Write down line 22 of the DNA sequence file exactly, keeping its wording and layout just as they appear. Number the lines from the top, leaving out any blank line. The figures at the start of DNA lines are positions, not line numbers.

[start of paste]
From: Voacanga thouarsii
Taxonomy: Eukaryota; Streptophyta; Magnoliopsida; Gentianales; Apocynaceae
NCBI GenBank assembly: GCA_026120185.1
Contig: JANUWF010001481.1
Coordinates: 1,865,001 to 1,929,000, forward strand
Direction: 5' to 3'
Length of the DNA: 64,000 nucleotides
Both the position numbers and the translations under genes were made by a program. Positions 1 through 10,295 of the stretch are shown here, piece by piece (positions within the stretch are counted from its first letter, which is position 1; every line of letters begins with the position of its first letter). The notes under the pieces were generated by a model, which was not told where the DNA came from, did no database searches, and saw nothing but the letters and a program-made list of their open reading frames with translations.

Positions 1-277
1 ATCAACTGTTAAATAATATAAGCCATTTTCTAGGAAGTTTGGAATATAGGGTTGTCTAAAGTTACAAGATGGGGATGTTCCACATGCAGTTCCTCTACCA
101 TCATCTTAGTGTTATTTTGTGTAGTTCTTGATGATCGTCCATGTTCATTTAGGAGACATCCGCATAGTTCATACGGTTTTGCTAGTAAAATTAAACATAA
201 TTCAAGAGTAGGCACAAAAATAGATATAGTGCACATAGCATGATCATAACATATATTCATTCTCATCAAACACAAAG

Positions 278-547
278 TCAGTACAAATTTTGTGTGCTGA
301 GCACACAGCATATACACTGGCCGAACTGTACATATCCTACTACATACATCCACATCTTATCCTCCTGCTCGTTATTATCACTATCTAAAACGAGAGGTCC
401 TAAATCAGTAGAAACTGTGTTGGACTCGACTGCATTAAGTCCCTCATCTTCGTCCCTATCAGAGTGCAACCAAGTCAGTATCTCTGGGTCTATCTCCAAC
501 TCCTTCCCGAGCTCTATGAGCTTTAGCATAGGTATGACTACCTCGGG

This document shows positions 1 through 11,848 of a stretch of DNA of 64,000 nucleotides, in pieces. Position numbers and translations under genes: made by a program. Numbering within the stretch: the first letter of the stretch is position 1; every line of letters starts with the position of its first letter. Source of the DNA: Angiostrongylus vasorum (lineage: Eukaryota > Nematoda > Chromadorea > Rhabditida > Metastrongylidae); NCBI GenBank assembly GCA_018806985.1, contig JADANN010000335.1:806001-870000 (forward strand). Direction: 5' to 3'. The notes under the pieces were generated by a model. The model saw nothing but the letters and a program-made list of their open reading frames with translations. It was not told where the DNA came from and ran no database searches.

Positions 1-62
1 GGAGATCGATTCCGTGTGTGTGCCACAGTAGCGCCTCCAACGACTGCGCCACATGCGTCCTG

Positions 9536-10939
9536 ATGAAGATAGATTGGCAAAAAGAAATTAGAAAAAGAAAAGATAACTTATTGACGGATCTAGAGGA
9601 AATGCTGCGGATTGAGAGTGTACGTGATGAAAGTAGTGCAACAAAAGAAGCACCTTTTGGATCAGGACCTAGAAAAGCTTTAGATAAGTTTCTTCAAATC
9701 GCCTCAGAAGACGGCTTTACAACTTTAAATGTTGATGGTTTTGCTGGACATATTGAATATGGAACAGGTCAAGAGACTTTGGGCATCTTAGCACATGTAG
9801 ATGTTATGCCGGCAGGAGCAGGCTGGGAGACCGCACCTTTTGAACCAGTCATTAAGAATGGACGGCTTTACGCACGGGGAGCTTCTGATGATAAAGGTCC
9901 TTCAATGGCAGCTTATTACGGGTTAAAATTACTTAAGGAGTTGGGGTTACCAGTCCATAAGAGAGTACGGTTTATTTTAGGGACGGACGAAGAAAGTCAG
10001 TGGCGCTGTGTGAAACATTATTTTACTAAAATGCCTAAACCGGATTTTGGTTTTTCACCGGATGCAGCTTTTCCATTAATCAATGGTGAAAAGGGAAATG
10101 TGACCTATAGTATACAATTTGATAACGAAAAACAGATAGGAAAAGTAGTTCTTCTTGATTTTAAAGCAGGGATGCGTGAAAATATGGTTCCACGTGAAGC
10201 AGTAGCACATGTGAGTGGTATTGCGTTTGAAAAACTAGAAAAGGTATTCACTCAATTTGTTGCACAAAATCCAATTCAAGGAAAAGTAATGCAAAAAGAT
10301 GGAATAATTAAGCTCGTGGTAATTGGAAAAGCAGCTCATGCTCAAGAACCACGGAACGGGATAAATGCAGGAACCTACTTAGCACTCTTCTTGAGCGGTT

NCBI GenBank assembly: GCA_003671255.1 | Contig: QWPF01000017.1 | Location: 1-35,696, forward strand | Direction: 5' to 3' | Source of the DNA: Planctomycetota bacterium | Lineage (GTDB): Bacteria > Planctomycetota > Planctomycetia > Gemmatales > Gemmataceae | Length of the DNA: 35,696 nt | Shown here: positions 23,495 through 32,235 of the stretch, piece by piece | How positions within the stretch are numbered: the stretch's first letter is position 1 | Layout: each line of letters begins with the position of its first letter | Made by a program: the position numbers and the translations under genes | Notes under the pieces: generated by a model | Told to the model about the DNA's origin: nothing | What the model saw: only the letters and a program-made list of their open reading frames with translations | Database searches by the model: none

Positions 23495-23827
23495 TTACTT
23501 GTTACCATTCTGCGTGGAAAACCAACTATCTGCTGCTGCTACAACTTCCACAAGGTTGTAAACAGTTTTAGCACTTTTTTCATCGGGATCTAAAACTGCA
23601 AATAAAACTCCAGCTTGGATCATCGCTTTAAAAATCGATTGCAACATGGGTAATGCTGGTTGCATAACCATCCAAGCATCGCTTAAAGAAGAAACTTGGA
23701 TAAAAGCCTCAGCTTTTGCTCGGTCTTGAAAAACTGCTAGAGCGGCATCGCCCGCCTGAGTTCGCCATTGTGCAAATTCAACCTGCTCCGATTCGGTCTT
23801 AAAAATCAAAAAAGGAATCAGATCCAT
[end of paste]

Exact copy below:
9536 ATGAAGATAGATTGGCAAAAAGAAATTAGAAAAAGAAAAGATAACTTATTGACGGATCTAGAGGA